Wednesday, June 4, 2008
The Power Of Expectation
The year is 2003 and expectations are high.
The San Francisco Giants, fresh off a heart-breaking loss in the World Series the year before, finish the regular season by winning the NL West by 15.5 games and with 100 wins overall.
They boast the best hitter on the planet in Barry Bonds who wins his sixth MVP at season's end and Cy Young runner-up Jason Schmidt who rips off 17 wins and an ERA under 2.40.
Without question this is a team with their sites set on a return trip to the World Series and a chance at redemption.
Things seem to be going to plan after game one of the Divisional Series with the Wild Card-winning Florida Marlins after Schmidt tosses a three-hit shutout to give the Giants a lead in the five game series.
Then, seemingly without warning, the Giants begin to fall apart. Game two sees the Giants cough up two separate leads and commit two costly errors, a theme that would ultimately be their undoing.
Game three is more of the same as Giants right fielder Jose Cruz Jr., winner of a Gold Glove in 2003, commits a terrible error in the bottom of the 11th inning with the Giants leading 3-2. His muffed fly ball leads to a Marlins rally on Giants closer Tim Worrell and makes the series 2-1 in favor of the Marlins.
As if written in some sort of sick script it's 2002 World Series goat Felix Rodriguez on the hill for the Giants when the Marlins score twice in the bottom of the 8th inning of game four which ultimately propels them to a win in the game and the series.
The Marlins will go on to win the World Series over the Yankees, making it two years in a row that the Giants will lose to the champions of baseball. A small consolation to Giants fans.
The series loss precipitates one of the worst trades in baseball history as the Giants trade relief pitcher Joe Nathan and starting pitching prospects Boof Bonser and Francisco Liriano to the Twins in exchange for catcher A.J. Pierzynski.
Nathan, who was coming off two appearances in the series with the Marlins in which he gave up four hits and three earned runs in a third of an inning, goes on to become one of the most dominant closers in baseball for the Twins.
Bonser earns a starting job for one of the better teams in baseball, while Liriano becomes one of the most electric starters in all of baseball before succumbing to an injury the next year.
Pierzynski meanwhile plays one very average season for the Giants, becomes a locker room cancer and bails the very next year.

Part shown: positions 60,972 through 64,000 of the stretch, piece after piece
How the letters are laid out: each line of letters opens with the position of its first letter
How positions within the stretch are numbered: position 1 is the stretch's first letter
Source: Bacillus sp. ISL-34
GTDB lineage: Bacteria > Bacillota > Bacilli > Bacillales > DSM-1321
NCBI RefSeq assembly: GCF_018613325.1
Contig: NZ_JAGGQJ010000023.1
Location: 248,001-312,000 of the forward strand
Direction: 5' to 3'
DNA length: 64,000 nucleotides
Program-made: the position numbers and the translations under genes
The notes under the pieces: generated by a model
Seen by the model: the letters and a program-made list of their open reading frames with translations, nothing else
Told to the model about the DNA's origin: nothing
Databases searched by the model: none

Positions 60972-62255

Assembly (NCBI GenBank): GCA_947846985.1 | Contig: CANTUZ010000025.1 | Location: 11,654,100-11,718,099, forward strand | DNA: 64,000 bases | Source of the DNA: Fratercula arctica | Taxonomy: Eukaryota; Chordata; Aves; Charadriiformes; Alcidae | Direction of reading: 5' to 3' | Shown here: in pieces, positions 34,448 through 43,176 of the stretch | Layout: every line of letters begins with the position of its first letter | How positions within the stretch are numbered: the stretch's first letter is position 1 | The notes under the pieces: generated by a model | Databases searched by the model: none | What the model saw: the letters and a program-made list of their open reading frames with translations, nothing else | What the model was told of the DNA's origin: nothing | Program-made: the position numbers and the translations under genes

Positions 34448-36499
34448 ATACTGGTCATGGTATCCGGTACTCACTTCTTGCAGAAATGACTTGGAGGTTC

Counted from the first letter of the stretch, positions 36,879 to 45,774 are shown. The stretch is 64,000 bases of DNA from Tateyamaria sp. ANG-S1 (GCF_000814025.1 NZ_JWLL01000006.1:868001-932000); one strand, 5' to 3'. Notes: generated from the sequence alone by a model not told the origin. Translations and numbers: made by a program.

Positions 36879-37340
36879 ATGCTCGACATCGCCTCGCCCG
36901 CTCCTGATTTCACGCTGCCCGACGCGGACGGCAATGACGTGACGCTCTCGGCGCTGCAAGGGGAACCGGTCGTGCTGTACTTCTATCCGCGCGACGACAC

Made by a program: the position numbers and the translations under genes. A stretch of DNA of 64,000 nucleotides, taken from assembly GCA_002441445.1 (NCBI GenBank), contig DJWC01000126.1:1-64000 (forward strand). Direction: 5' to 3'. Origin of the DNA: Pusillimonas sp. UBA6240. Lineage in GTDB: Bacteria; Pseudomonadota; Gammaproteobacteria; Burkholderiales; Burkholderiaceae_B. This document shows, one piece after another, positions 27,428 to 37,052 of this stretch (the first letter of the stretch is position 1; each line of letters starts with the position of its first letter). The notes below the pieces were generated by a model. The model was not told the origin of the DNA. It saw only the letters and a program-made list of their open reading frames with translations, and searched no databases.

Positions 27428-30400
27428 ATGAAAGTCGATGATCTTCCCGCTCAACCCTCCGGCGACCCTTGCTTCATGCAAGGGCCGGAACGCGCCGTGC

The Giants haven't sniffed the playoffs since and have suffered through several seasons of management trying to recreate the 2002-2003 magic with aging veterans and larger-than-necessary contracts.
The reason for the fall is simple of course, and the answer is expectation. So painfully close were the Giants to a World Series ring that GM Brian Sabean and the rest of the team's brain trust were basically suckered into trying to win now at any cost.
Along with the Pierzynski trade, another byproduct of the expectations was the signing of past-his-prime closer Armando Benitez and the subsequent loss of their first round draft pick in 2005.
That pick could have been used on any number of big time talents from that draft including Jacoby Ellsbury, Clay Buchholz, Matt Garza and Colby Rasmus, all of whom were drafted after the Giants would have picked at #22 overall.
How did the Giants do in the 2005 draft? Only one of their picks, left-hander Alex Hinshaw who made his debut this year, has even made it to the major leagues. Ellsbury meanwhile is the starting center fielder in Boston, Buchholz has a big league no-hitter to his credit, Garza is proving to be a big time pickup for the first place Rays and Rasmus ranks as one of Baseball America's top 10 prospects in all of baseball.
Fast forward to today, June 4, 2008, my 28th birthday.
The Giants find themselves nine games under .500 and in third place in NL West, and all things considered I couldn't be happier. The difference? You guessed it, expectations.
The 2008 season for the Giants brought with it some of the lowest expectations in quite some time thanks to the departure of Bonds and the acknowledged rebuilding efforts of the front office.
Some were calling the Giants the worst team on paper that they had ever seen (ahem, Buster Olney), and here they sit in third place and with the fifth pick in the upcoming draft. Things are looking up if you ask me.
They have a true ace and one of the most exciting young pitchers in the game in Tim Lincecum. Solid starters behind him in Matt Cain and Jonathan Sanchez. Hell, even that terrible contract they gave Barry Zito doesn't bother me so much right now.
It's been a lot of fun to watch the Giants finally give some young players a shot to prove they can play in the big leagues. Players like Fred Lewis, Emmanuel Burriss, John Bowker and Brian Wilson have all been pleasant surprises and more than a breath of fresh air.
Ultimately this team may end up as the worst in baseball record-wise, but honestly I couldn't care less. Watching these kids grow together as a team and seeing them play hard and surprise a lot of people (D-Backs, hello) has made this expectation-less season already one to remember for myself and Giants fans everywhere.